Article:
“By not assessing penalties, OFI is failing to hold lenders accountable for adhering to state law,” the report stated. The auditor’s report stated: “We found that OFI needs to strengthen its examination, follow-up, enforcement and complaint procedures to ensure it is effectively regulating payday lenders.”

John Ducrest, OFI commissioner, would not comment Monday. His office released a statement saying that because of the “systemic nature of the violations,” three companies made up 62 percent of the overcharge violations.

“OFI requires refunds on all overcharge violations and also requires companies to submit evidence of the refund,” the statement said. “OFI is looking at ways to strengthen evidence of refund.”

Groups such as AARP and Together Louisiana pushed during the recent legislative session for new laws that would rein in payday lending practices. Backers of the bills packed hearing rooms by the hundreds and repeatedly rallied on the State Capitol steps. Their efforts were in vain. The industry, with a phalanx of lobbyists, defeated the legislation.

The only payday lending bill that passed required online lenders to obtain a license to conduct business in Louisiana.

“It really questions the basic relationship between the regulators and the industry they’re supposed to regulate,” said Broderick Bagert, who runs Together Louisiana, a coalition of churches and community groups from around the state.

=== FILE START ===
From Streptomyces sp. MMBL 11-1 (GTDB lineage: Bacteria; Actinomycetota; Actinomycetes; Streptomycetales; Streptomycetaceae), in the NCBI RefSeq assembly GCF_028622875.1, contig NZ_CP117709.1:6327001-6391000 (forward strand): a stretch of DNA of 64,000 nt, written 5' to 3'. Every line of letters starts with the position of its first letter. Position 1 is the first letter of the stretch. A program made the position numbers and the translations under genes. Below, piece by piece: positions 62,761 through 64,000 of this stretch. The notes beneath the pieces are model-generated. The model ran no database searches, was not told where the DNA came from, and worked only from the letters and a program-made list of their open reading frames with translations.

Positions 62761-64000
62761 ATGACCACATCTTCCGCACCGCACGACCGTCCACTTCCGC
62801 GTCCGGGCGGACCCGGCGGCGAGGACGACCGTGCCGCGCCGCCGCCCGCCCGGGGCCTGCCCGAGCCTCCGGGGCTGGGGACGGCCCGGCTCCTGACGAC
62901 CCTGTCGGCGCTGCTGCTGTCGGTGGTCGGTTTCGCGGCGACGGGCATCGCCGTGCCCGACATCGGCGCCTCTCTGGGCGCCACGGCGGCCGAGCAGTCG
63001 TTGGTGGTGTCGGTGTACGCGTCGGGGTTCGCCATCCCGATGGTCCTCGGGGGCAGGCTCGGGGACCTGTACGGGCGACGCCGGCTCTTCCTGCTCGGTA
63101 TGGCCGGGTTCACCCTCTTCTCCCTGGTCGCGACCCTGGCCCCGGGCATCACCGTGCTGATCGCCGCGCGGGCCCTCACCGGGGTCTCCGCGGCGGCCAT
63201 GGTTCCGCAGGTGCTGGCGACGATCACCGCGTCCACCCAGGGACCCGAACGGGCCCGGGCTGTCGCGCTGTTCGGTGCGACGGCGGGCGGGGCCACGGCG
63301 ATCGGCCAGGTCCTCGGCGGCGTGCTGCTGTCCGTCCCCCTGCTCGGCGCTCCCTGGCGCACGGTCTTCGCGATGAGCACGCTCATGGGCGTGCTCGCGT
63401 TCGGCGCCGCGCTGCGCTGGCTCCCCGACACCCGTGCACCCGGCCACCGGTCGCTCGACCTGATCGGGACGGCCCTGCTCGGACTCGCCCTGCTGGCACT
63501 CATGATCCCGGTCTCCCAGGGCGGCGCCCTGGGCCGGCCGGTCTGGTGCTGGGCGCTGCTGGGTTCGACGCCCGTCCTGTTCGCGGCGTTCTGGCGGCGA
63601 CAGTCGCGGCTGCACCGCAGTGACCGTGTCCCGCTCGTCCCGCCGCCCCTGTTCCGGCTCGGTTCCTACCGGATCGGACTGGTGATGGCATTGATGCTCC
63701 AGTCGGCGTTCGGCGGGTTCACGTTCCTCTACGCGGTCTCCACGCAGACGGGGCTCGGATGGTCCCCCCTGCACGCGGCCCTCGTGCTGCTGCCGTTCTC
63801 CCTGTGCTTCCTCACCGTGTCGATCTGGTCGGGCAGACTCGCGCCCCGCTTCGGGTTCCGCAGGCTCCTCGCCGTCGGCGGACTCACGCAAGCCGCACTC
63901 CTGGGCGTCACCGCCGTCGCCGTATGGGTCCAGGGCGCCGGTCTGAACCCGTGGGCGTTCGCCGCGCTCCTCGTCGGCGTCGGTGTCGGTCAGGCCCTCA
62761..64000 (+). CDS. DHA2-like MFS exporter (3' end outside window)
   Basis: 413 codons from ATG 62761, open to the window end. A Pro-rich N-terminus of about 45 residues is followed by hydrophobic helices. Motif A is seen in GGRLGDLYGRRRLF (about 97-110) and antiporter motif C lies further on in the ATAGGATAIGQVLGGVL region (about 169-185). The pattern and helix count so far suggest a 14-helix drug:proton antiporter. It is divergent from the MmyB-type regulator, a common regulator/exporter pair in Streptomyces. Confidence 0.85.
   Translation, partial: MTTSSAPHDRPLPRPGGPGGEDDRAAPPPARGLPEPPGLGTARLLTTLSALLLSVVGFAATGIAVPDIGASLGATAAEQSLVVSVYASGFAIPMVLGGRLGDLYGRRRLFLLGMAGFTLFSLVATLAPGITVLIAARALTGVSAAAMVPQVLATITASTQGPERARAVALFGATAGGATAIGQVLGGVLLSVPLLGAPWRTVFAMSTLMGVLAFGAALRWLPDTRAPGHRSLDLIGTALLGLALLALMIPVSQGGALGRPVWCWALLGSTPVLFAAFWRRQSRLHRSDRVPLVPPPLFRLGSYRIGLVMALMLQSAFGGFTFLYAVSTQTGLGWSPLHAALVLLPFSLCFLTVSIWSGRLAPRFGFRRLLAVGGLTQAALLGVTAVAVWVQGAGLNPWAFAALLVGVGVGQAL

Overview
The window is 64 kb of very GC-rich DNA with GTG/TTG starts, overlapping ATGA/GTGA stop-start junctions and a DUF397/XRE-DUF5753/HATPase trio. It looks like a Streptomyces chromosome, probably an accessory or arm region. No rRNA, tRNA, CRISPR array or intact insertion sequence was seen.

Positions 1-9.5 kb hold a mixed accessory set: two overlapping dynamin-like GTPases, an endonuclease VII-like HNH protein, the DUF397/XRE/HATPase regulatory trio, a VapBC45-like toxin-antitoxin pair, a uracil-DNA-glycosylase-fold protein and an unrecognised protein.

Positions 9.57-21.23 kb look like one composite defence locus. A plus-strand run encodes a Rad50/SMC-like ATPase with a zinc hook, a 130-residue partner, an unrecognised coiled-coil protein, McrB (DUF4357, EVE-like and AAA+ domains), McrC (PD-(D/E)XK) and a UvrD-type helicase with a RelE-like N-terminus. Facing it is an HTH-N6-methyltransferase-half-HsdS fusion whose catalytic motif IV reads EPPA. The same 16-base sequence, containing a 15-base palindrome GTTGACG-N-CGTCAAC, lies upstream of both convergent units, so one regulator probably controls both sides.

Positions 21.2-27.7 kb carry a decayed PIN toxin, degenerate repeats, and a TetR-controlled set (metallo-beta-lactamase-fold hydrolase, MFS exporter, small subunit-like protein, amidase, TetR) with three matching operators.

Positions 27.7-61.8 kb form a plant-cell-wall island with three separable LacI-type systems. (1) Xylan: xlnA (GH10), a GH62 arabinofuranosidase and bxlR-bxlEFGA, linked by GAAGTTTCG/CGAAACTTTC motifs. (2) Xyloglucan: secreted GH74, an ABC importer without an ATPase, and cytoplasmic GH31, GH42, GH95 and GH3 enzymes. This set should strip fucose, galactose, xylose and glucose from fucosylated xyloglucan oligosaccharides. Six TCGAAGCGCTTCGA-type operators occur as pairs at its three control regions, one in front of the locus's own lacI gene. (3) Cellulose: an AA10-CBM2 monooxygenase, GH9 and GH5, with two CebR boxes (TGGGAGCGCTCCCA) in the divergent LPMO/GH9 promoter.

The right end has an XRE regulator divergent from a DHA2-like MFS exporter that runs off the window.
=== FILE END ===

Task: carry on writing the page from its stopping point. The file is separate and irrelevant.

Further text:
Jan Moller said: “This report confirms what the industry tried to deny and what we claimed all along, which is that these short-term loans are designed to trap workers in a long-term cycle of debt.”

Moller is the director of the Louisiana Budget Project, a politically liberal group that researches public policy impacts on low- and middle-income households.

What often happens is that a loan goes unpaid and a new loan is written. If this happens 10 times, which is often the case, the initial loan amount of $300 remains unpaid but the borrower owes $605 in fees, according to the report.

Auditors found that state regulators don’t sufficiently document their work and their examinations did not detect whether payday lenders renew — called rollover — the loan before the borrower paid down 25 percent of the loan amount as required by law.

“We identified 318,489 instances of borrowers being charged approximately $7.3 million in fees during fiscal year 2013 for closing and opening a loan on the same day, at the same location and for the same amount,” the audit stated. Rollover loans are not allowed under state law unless 25 percent is paid on the principal amount.

“That’s the real fear,” Purpera said in an interview. “Looks like, smells like an illegal rollover. But there’s no evidence of an illegal rollover. You can’t conclude that from the data. But you don’t know. The essential element here is for OFI to go out into the field and do the procedures that may detect these potential rollovers. They have the ability to do that right now.”